As part of our founder interview series, we speak with Andrew Renton and Alex Brewster from Lyme Terrace about finding fulfillment in their work, fighting micro-trends, and advocating transparency.
You were friends first, business partners later. How did you two decide to team up and create a sustainable menswear brand together?
Happenstance really, we were both lacking fulfillment in our jobs and looking for a long term project that could make a real impact on the world. We wanted to start something more purposeful without having to change peoples’ buying habits at all. Clothing seemed like the obvious choice - people still buy clothing the same way, but we could limit the negative impact of that decision.
How would you describe the style of Lyme Terrace? Who do you envision wearing your brand?
We make classic clothing in colour, cut and feel. Not defined by the micro-trends of fast fashion. Our ideal customers usually live in the city, but have the nagging desire to escape it all too often.
We find ‘Ethical Fashion’ to be a bit of an empty buzzword that can be thrown around for marketing purposes. What does ‘ethical fashion’ mean to you, and how do you try and embody this with Lyme Terrace?
Ethical fashion to us is about respect. Respecting the environment, people in our supply chain and our customers. It’s a no brainer to use only organic cotton because we know the damage GMO cotton causes to farmers, the environment and consumers alike. organic cotton is more expensive. We value social, natural and economic capital equally; to us this is ‘Ethical Fashion’.
You are large advocates of transparency of supply chain. Do you personally visit all stages of production? And if so, why is this important to you?
We are advocates of transparency in our pricing and our supply chain. As any small clothing start-up will tell you it’s outwith our recourses to personally visit every stage of production, unfortunately cashflow simply doesn’t allow it.
What we can do is handpick partners that share our values and that have third party certification to guarantee their eco-credentials and fair working credentials. We visit all of our first level suppliers and visit our second level suppliers when/if any suspicions arise.
To give an example, when we were developing our first product (our bamboo tees) we weren’t convinced our Chinese fabric manufacturer was as eco-friendly as their certifications suggested, so we sent a member of our team to surprise visit them. Thankfully, everything was as described, in terms of staff happiness and environmental protection procedures.
How does Lyme Terrace work to combat trends of ‘Disposable Fashion’?
By designing and producing clothes that last the test of time is the best way to combat disposable fashion. Hopefully people will wear one of our garments and realise buying quality saves money (and the environment) in the long run.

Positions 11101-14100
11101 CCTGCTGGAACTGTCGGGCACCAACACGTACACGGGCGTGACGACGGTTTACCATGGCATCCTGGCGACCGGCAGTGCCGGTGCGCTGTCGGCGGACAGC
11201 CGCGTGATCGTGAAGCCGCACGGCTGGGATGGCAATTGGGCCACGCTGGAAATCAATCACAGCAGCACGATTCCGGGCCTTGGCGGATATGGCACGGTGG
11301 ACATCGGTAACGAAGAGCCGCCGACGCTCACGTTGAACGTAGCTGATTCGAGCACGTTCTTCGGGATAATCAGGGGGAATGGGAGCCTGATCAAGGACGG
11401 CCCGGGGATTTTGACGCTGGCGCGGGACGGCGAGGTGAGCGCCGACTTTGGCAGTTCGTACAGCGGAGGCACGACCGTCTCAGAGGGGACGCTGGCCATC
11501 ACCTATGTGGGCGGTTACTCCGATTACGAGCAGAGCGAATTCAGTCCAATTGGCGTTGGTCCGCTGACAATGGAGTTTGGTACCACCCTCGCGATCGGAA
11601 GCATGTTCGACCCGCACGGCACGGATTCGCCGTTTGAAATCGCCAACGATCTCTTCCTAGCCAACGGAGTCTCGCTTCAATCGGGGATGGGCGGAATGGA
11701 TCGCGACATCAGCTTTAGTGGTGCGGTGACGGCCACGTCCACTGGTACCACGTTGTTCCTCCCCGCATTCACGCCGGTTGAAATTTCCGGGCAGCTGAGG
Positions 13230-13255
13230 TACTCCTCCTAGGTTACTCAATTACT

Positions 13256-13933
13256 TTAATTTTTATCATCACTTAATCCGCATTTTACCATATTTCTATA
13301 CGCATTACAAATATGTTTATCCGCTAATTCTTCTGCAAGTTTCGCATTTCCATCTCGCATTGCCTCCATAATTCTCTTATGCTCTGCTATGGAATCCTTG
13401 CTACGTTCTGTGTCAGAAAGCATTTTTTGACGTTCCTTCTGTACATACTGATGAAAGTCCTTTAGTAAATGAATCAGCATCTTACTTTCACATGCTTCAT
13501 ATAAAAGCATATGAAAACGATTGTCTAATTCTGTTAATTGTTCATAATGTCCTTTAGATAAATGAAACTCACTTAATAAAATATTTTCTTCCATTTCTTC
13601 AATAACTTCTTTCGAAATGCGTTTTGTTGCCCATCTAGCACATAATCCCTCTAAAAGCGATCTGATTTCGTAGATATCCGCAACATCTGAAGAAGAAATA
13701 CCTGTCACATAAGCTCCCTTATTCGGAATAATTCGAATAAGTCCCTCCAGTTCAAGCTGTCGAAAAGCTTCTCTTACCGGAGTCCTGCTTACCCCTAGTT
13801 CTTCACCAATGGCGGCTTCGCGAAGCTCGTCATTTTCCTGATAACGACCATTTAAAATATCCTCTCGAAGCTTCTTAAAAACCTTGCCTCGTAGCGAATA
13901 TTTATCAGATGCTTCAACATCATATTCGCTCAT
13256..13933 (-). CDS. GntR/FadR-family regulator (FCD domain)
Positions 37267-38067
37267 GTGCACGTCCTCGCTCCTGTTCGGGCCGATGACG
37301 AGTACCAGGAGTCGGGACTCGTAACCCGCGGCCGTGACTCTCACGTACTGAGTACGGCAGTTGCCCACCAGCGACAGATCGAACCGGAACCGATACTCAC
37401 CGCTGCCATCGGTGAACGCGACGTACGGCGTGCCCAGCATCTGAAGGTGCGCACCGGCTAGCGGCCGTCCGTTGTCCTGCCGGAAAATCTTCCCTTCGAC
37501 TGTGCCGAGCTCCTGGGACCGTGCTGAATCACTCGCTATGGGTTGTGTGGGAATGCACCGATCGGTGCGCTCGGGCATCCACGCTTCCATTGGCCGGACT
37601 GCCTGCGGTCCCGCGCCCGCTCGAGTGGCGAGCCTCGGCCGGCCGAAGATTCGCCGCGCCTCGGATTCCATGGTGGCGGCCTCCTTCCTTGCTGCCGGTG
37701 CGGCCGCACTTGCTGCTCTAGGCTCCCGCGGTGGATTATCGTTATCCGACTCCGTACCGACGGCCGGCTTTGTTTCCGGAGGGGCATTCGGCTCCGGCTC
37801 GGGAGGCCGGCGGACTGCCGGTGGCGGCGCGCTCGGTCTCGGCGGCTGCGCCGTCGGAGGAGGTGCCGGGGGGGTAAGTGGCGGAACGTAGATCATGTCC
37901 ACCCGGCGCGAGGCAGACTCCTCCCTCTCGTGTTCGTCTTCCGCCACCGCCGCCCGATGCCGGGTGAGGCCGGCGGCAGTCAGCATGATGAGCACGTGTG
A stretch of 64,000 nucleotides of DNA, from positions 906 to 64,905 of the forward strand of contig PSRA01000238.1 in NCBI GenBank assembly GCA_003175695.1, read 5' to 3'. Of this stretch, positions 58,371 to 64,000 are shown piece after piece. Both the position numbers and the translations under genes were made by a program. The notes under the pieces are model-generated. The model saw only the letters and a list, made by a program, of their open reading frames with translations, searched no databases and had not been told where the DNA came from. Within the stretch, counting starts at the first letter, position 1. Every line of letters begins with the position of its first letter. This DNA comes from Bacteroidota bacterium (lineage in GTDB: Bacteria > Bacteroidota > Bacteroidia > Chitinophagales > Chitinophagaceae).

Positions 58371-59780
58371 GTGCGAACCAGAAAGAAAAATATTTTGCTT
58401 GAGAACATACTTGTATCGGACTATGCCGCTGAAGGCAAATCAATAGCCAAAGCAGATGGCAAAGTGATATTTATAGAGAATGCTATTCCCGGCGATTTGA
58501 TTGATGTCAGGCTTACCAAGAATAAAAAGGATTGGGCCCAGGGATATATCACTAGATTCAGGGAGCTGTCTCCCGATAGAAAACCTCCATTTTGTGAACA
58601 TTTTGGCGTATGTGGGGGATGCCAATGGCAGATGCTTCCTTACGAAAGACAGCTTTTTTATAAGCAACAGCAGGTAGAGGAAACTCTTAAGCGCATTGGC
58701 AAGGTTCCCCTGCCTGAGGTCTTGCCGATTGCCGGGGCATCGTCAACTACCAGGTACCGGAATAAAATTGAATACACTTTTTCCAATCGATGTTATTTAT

What role do you think the consumer plays in creating a more sustainable fashion industry?
In today’s society, the consumer plays a huge role in encouraging sustainable fashion. Dominating fashion houses will react to what people buy, if everyone only buys organic ranges or buys from other organic/sustainable companies (like ourselves) instead, then the bigger players will increase their organic offering to protect their bottom line. These personal consumer decisions will be what changes the industry.
We see that your t-shirts are made in Cornwall, which is conveniently close to great surfing. What do you guys like to do outside of work?
Yes, this was a big plus when we picked our Cornish production unit to create our t-shirts. We’re both keen surfers and outdoor enthusiasts, but also love the energy of London. Escaping that energy and getting out into the wild is just as important. It’s all about balance.
What inspired you to make the ‘Limited Edition Organic Cotton + Bamboo Bud Tee’? (…p.s. we think you missed a really great marketing opportunity for hemp here...)
Erm, we both like to get inspired by Mother Earth’s choice of herbs sometimes and wanted to create a beautiful piece to reflect the true nature of a misunderstood plant!
What advice do you have for young entrepreneurs looking to enter the sustainable fashion industry?
Start now because everything takes twice as long as you think it will. Do your research. Do small production runs with people you trust. Plan years ahead.
How would you like to see Lyme Terrace evolve in the future?
We would like to evolve into producing clothing in a world of 100% recycled cotton fabrics (which we are not too far off from) employing people around the world through NGO’s. To inspire an industry and prove that success can be achieved without sacrificing basic human values.